This would have been in the 60s or 70s.

It was a story about a young man who invented a perpetual motion machine that could provide power for everyone. Knowing corporations or government would block him from giving it away, he went to college, cut his hair, and invented other things to get so rich he could have all the lawyers and be so powerful that ultimately he could give away the machine so that arid land could be irrigated/people fed/no pollution, etc.

But the young woman who loved him when he was young turned away from him when he went inside the system, not understanding or believing that he had not sold out. The very end had him looking back and comparing the lost love of his life with all the good he had done, that children didn't starve anymore and the rest and he knew he had made the right decision. Can anyone help me find that original story?

  • definitely rings a bell. will try to remember this one. – A.D Sep 27 '13 at 9:12

I believe you are seeking the story "Brownshoes" (also published as "The Man Who Learned Loving") by Theodore Sturgeon in 1969 in The Magazine of Fantasy and Science Fiction.

The Complete Stories of Theodore Sturgeon

Description is as follows:

In that story, a young hippie was living an idyllic existence in a humble cabin with his hippie girl friend. They did all the back to the land things, had lots of fun, he would play his guitar lots, and in general had an easy and enjoyable life. Then one day while working in his workshop he did something funny and constructed a black box that put out more power than went into it. He realized he had accidentally discovered a source of essentially free and unlimited energy and broke into tears. The next day he said goodby to his girl friend, went into town, got a shave and haircut, went to the city and enrolled in an engineering program at a university, spent the requisite time getting a PhD in engineering, then built up a reputation as a brilliant engineer. Finally, he applied for a patent on his black box and started producing them at very low cost. Soon even the poorest and most destitute could own one, and with free energy could begin to live a life that no longer depended on unending toil and suffering. Years later he was driving his Mercedes through the old village where he’d lived as a hippie, stopped for coffee, and encountered the old girlfriend. She lit into him for selling out to get his fancy suit, big car, money, reputation, and so on when, as she put it, he could have had love.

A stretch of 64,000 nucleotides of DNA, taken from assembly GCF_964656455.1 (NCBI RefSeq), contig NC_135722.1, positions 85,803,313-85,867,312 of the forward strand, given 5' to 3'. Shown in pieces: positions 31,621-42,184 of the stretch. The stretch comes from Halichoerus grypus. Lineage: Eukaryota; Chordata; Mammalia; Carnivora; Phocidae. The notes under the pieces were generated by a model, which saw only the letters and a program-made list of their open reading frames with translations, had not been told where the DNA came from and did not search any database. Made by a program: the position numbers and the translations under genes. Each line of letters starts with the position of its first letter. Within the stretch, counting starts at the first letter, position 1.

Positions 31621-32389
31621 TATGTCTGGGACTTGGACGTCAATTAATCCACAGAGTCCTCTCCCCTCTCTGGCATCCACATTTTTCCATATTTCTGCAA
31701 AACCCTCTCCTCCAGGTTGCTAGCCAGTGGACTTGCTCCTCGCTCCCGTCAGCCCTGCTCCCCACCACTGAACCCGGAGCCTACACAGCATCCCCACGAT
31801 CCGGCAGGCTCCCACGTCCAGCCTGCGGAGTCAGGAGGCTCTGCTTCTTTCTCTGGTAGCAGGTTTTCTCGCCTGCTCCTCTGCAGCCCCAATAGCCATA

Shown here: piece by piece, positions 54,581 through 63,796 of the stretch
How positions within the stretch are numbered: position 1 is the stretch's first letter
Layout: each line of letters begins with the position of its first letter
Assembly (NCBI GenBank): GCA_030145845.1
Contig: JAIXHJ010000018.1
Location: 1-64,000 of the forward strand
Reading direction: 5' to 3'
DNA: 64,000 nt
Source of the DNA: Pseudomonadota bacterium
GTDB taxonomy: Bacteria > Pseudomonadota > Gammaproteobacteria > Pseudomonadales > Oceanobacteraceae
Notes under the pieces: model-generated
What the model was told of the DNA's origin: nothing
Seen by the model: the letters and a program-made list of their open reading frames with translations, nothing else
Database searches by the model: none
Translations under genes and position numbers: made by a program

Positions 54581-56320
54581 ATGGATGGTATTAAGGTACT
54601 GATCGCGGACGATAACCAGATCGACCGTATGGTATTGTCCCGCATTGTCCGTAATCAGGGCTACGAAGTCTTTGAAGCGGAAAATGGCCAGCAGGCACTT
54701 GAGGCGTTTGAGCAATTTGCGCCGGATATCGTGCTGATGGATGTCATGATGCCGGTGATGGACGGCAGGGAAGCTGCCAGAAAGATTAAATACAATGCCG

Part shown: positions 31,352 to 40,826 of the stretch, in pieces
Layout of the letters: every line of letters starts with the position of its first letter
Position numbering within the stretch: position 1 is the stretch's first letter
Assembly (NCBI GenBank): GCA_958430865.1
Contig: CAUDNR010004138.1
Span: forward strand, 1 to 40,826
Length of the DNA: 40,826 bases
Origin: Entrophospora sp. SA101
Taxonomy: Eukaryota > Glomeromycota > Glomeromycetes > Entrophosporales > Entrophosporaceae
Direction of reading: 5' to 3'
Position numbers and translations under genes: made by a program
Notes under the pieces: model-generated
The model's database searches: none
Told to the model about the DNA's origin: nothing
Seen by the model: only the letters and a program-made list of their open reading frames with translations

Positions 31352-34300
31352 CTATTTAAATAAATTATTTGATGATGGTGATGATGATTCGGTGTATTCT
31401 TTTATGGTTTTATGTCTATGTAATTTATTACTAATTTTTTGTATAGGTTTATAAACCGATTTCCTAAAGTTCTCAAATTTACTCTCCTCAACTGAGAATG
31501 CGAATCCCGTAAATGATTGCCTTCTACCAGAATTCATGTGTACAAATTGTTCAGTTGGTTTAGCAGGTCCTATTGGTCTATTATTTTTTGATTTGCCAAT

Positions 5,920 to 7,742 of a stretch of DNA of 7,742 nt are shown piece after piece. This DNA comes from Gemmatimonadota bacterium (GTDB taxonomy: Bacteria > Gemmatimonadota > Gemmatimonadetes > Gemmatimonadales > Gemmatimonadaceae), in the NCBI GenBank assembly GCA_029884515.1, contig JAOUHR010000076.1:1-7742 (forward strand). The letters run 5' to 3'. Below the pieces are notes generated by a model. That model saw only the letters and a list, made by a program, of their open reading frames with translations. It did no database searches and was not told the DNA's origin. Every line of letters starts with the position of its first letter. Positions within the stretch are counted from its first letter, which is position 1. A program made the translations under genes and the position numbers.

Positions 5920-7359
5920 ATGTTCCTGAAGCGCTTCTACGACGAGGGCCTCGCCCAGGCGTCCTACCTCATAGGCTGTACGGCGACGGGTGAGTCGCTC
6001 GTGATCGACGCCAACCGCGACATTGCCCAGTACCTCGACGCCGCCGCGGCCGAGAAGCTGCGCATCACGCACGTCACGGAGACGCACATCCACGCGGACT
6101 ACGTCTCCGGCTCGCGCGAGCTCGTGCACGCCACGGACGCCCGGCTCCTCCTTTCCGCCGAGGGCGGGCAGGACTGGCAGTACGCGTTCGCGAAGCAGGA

• It was in the Oct. 1969 (not 1968) F&SF. If Mike wants to read it without buying that pricey hardback, there are various options – user14111 Sep 29 '13 at 21:13
  • @user14111, thanks for the correction. I have updated in the answer. – beichst Sep 30 '13 at 11:07
  • Thanks to you both, that is exactly the story I was looking for. Sorry for the years of delay. I was leaving Afghanistan about the time I posted that question and it all got lost in the shuffle. – Mike Nov 17 '18 at 22:39
  • Thank you for your service. Glad we could help with finding this for you. – beichst Nov 18 '18 at 1:46

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